talatyaq

Bringing you regular rage against the patriarchy, drenched in sarcasm and capslocks #FEMINISTFRIDAY

Archive for the month “January, 2012”

Feminist Fridays – Pop v Academic

Today we’ve decided to do this through email because we’re both busy. Particularly because she has to revise for her exams. Which, I can only imagine means any discussion on feminism and personal politics provides the ideal procrastination, along with of course, Facebook, YouTube and all the rest of that jazz.

If I remember correctly, I started using Facebook around about the time my dissertation was due, which meant around 200 words out of 20,000 were being written per day, but I was however, getting 10 out of 10 on the ‘How well do you know Chandler from Friends?’ quiz and poking people left, right and centre (sounds like something you could catch an STI from, well, I was young, I was careless, we all do things we regret…). 

Anyway on to why we are here, or more accurately, what you have stumbled upon. I generally emailed my niece to find out what she wanted to talk about and see how she is and she mentioned listening to angry music to get her through the revision period and we started talking about ‘girl power’ music. The likes of Pixie Lott and Kelly Clarkson (apparently this is music now, you see it was all about En Vogue and early Destiny’s Child in my day), so we had a discussion about girl groups and female singers as feminists and whether this is really feminism.

I recall around x-factor time and the love/hate that surrounded LittleMix (not that either lasted long, the minute the show was done, so was the support, Britain you’re so fickle). They were pitched as ‘just normal girls, who won’t steal your boyfriends’ (gees) or ‘role models for young women’. Some people loved it and others hated it. And, so started the debate of pop vs academic feminism all over my twitter feed. Admittedly it is difficult to vision LittleMix as the third wave of feminism, but is that actually what we are asking of them? No. Too much of the commentary around this debate are extremes of both ends and both are unhelpful.

Pop culture is what modern feminism needs to be

Well, no it’s not. If it was, then women would be even more confused of their identities than they are now. Mixed messages of ‘I don’t need a man’ lyrics alongside a video that appeals only to stereotyped male heterosexuals as a new wave of feminism is just offensive.

Pop culture is derogatory to feminism, women should focus on radical feminism and feminist research

Again, no. When women and young girls are bombarded with pop culture images and pressures, at what point do you think they will stop and think ‘Hey, I’m going to switch MTV off and read this book on feminist theory.’ Oh please, get off your high horse.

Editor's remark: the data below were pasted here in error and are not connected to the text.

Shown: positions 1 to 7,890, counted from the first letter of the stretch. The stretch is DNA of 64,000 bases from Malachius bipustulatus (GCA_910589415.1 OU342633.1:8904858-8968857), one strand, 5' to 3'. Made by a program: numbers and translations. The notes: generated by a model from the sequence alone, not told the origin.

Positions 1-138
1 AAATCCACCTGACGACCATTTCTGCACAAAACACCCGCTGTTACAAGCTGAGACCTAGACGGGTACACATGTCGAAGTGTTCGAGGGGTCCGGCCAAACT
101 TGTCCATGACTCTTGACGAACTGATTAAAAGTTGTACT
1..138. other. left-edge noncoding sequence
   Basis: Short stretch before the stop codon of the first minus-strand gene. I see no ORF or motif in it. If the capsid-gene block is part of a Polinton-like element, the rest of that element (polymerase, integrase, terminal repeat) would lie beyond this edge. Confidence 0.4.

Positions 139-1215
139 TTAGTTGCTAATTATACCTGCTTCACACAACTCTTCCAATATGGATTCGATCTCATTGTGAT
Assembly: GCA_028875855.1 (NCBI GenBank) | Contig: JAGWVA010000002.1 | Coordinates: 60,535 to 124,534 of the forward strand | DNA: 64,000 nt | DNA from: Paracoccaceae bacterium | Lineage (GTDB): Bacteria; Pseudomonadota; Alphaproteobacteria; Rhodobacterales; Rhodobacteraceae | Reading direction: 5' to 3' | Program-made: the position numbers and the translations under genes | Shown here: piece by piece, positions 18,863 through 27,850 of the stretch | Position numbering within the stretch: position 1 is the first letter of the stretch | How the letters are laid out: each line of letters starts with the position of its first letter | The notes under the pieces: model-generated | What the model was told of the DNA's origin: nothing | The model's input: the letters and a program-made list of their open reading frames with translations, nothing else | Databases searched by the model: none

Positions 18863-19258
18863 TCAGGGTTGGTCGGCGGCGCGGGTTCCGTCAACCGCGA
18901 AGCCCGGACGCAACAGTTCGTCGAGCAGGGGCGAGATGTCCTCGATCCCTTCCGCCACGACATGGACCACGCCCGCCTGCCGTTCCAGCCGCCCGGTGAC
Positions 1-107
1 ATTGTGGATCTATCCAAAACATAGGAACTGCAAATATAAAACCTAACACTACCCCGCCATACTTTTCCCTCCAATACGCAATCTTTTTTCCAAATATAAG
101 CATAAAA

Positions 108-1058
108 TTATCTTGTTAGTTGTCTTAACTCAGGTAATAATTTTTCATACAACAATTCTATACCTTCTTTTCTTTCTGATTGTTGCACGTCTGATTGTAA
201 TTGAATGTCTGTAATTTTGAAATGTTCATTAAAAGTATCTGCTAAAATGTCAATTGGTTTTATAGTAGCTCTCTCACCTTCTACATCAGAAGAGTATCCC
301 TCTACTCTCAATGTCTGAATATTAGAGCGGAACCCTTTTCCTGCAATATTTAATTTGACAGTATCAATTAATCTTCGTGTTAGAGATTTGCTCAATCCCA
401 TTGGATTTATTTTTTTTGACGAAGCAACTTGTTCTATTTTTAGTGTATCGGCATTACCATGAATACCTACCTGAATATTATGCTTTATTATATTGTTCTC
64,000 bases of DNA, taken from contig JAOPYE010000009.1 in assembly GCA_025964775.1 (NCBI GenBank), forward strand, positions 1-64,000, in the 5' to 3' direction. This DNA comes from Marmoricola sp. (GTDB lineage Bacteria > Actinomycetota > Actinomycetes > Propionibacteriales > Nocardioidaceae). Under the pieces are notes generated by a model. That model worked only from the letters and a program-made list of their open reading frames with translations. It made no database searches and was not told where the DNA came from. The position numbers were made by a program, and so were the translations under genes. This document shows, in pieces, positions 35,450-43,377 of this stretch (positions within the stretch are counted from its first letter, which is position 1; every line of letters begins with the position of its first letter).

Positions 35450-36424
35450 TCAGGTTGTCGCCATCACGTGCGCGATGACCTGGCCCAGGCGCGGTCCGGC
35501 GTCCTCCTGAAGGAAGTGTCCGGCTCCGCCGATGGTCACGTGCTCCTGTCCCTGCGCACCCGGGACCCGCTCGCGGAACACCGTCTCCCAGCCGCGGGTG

But there is a middle ground, one I firmly believe in. There is little point in arguing amongst ourselves about what type of feminism  is best, when the window of opportunity to positively influence and create feminist activism is so narrow. We should instead be focusing on using all methods and every avenue. If a young women listens to a ‘girl power/spice girls-esq’ track (although, I hope, without any patriotic, flag related wardrobe) and feels empowered and starts to think about women as strong and not defined through a relationship with a man (music being shamefully centred around straight relationships) why can’t we embrace that rather than belittling it? I’m pretty sure, that’s where my feminism started. By saying it isn’t ‘real feminism’ we bring this back to being something only intellects can discuss, and bring it back to the issue I wrote about last week; confidence and young women feeling they don’t know enough or aren’t clever enough to talk about such things. 

What we need is the bridge. The link that connects pop culture girl power to feminist debate and activism. The way we get that young women to listen to a bit of Beyonce, feel strong, but know that allowing herself to be referred to as a ‘ho’ is not ok and then make a placard and join a pro choice demo….ok, maybe I’m over reaching.

What I would love to see is feminism using pop culture for all it’s worth and this being an accepted beginning of a feminist journey; leading to the debates and leading to campaigning to make change.

I know that this appeals to my niece and probably many of her friends. It’s current, it’s simple, and it’s relatable. The hope being, that next time they are getting ready for a night out and they hear the latest single by LittleMix, they remember some of these discussions and think about it in a slightly different way, perhaps even critiquing it themselves, and feel genuinely empowered to learn more about ‘woman power’.